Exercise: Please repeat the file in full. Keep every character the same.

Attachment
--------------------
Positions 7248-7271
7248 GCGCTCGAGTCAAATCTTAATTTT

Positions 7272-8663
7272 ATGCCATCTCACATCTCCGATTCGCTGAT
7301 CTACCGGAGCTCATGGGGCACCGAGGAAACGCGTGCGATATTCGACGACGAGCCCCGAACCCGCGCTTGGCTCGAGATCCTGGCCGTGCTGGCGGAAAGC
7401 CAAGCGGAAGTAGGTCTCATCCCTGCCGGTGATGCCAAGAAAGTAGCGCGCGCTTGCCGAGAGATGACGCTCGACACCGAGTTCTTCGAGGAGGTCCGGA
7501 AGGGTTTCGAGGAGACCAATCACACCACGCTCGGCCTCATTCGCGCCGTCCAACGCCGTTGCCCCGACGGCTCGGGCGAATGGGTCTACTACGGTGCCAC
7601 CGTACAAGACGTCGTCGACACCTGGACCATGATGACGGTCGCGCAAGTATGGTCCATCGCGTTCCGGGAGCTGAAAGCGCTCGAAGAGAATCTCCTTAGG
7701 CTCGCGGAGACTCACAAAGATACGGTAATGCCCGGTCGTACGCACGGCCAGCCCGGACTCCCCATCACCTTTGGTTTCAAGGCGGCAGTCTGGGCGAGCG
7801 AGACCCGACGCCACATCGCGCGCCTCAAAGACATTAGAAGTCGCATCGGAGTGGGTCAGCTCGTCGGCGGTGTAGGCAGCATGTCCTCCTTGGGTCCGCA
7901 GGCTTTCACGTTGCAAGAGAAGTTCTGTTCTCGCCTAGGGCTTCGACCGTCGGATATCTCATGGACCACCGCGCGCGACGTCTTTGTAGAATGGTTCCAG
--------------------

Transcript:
Positions 7248-7271
7248 GCGCTCGAGTCAAATCTTAATTTT

Positions 7272-8663
7272 ATGCCATCTCACATCTCCGATTCGCTGAT
7301 CTACCGGAGCTCATGGGGCACCGAGGAAACGCGTGCGATATTCGACGACGAGCCCCGAACCCGCGCTTGGCTCGAGATCCTGGCCGTGCTGGCGGAAAGC
7401 CAAGCGGAAGTAGGTCTCATCCCTGCCGGTGATGCCAAGAAAGTAGCGCGCGCTTGCCGAGAGATGACGCTCGACACCGAGTTCTTCGAGGAGGTCCGGA
7501 AGGGTTTCGAGGAGACCAATCACACCACGCTCGGCCTCATTCGCGCCGTCCAACGCCGTTGCCCCGACGGCTCGGGCGAATGGGTCTACTACGGTGCCAC
7601 CGTACAAGACGTCGTCGACACCTGGACCATGATGACGGTCGCGCAAGTATGGTCCATCGCGTTCCGGGAGCTGAAAGCGCTCGAAGAGAATCTCCTTAGG
7701 CTCGCGGAGACTCACAAAGATACGGTAATGCCCGGTCGTACGCACGGCCAGCCCGGACTCCCCATCACCTTTGGTTTCAAGGCGGCAGTCTGGGCGAGCG
7801 AGACCCGACGCCACATCGCGCGCCTCAAAGACATTAGAAGTCGCATCGGAGTGGGTCAGCTCGTCGGCGGTGTAGGCAGCATGTCCTCCTTGGGTCCGCA
7901 GGCTTTCACGTTGCAAGAGAAGTTCTGTTCTCGCCTAGGGCTTCGACCGTCGGATATCTCATGGACCACCGCGCGCGACGTCTTTGTAGAATGGTTCCAG